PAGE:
Machine Translation Key in China’s Data Collection Strategy, Australian Report Says

Machine translation is at the center of a geopolitically sensitive report on China’s efforts to use consumer technology to collect user data. The report, which gained widespread attention, has been covered by the likes of ABC News, The Wall Street Journal, and The Guardian, among many others since it was published in early October 2019.

The Guardian highlighted the potential security risks of Chinese smartphones in an interview with the report’s author, Samantha Hoffman. Hoffman is an analyst with the International Cyber Policy Centre at the Australian Strategic Policy Institute (ASPI), a think tank funded partly by Australia’s Department of Defense. Hoffman’s recent work involves such issues as the international presence of Chinese technology companies and the impact of China’s intelligence laws on Huawei.

Her October 2019 report, “Engineering global consent: The Chinese Communist Party’s data-driven power expansion,” makes some potentially explosive claims about how China uses state-owned companies, which provide machine translation services, to collect data on users outside China.

Using a company called Global Tone Communications Technology Co. Ltd (GTCOM) as a case study, Hoffman argued that the most valuable tools in China’s data-collection campaign are technologies that users engage with for their own benefit; machine translation services being a prime example.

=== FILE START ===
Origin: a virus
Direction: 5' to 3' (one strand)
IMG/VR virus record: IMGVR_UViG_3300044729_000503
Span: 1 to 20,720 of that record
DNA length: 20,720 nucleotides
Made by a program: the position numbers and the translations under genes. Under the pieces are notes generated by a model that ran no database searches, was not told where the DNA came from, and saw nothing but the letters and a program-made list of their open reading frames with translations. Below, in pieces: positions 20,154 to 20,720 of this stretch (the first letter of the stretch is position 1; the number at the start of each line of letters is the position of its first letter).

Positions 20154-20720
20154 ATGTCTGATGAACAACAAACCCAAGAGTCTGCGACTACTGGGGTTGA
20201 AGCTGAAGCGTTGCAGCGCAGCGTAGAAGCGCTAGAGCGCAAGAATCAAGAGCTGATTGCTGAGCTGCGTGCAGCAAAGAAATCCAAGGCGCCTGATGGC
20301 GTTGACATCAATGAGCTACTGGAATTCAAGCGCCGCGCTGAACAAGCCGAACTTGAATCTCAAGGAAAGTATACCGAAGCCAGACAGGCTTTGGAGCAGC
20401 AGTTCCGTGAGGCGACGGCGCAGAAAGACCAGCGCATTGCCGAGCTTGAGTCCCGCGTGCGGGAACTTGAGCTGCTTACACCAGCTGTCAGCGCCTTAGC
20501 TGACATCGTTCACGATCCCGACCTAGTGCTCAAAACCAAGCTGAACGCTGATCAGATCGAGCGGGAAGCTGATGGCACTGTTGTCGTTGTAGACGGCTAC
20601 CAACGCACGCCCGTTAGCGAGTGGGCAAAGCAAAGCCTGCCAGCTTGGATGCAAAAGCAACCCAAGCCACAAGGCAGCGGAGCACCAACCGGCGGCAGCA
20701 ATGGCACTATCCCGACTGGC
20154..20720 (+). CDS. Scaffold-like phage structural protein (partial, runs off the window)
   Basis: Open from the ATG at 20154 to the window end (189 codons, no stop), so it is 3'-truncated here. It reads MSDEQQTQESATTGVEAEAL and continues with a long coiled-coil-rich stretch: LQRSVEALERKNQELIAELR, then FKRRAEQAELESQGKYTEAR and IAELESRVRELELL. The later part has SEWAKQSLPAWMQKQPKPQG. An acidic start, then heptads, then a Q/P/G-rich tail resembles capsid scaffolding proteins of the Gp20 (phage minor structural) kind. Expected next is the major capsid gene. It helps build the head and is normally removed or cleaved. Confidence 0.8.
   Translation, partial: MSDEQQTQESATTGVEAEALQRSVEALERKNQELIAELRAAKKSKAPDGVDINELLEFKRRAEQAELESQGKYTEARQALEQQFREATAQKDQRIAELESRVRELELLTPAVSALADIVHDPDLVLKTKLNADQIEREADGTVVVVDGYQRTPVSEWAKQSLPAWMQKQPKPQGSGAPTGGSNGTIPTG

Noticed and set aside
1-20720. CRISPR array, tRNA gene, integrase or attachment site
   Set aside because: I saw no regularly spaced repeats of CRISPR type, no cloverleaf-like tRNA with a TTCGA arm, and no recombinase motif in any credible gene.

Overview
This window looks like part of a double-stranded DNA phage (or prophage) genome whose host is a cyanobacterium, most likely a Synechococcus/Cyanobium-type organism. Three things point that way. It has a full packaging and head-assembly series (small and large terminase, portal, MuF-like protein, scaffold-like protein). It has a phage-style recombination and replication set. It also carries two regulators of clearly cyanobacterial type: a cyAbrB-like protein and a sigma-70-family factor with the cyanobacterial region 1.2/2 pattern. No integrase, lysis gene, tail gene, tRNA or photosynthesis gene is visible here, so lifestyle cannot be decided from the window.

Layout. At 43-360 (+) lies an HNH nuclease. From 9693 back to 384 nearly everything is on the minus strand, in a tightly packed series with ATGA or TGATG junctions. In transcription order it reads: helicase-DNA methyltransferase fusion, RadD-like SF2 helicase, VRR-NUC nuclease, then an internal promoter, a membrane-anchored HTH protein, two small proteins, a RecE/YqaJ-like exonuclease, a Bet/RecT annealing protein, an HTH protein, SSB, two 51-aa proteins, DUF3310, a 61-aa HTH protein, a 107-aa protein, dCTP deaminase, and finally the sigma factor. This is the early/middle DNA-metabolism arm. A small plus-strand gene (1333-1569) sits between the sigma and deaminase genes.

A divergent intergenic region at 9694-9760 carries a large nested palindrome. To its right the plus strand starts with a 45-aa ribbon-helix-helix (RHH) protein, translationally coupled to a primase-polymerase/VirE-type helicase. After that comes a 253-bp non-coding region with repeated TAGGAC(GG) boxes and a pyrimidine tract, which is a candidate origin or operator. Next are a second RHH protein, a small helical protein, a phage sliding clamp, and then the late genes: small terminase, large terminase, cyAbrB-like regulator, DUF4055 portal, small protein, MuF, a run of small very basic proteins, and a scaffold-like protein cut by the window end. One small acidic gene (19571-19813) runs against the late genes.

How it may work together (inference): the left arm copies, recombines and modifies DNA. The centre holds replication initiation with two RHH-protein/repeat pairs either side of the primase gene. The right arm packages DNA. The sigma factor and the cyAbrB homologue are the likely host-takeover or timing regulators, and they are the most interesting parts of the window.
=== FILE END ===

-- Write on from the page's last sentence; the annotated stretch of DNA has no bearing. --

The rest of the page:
GTCOM, which Hoffman said describes itself as a “cross-language big data” business, offers hardware and software translation tools that collect data — lots of data.

Hoffman estimated that GTCOM, which works with both corporate and government clients, handles the equivalent of up to five trillion words of plain text per day, across 65 languages and in over 200 countries.

To collect as much data as possible, Hoffman wrote, GTCOM works not only with major Chinese firms like Huawei, Alibaba Cloud, and Haiyun Data, but also with a range of academics and research institutions located around the world.

An example of GTCOM’s plans for strategic cooperation is its translation service, which Hoffman said has been embedded in Alibaba’s machine translation for Alibaba Cloud since December 2016.

Similarly, Hoffman noted that GTCOM’s YeeCloud, a translation tool specializing in documents like CVs and certificates, is already used by Chinese software company Kingsoft’s iCIBA translator, and allegedly by other large Chinese companies.

According to Hoffman, because GTCOM is a subsidiary of a Chinese state-owned enterprise that the Central Propaganda Department directly supervises, it would not be surprising to learn that GTCOM collects bulk data wherever its translation services are embedded, possibly without a user’s knowledge.

Hoffman closed her paper with five policy recommendations, which come as China’s interest and investment in machine translation, from both the government and the private sector, continue to grow.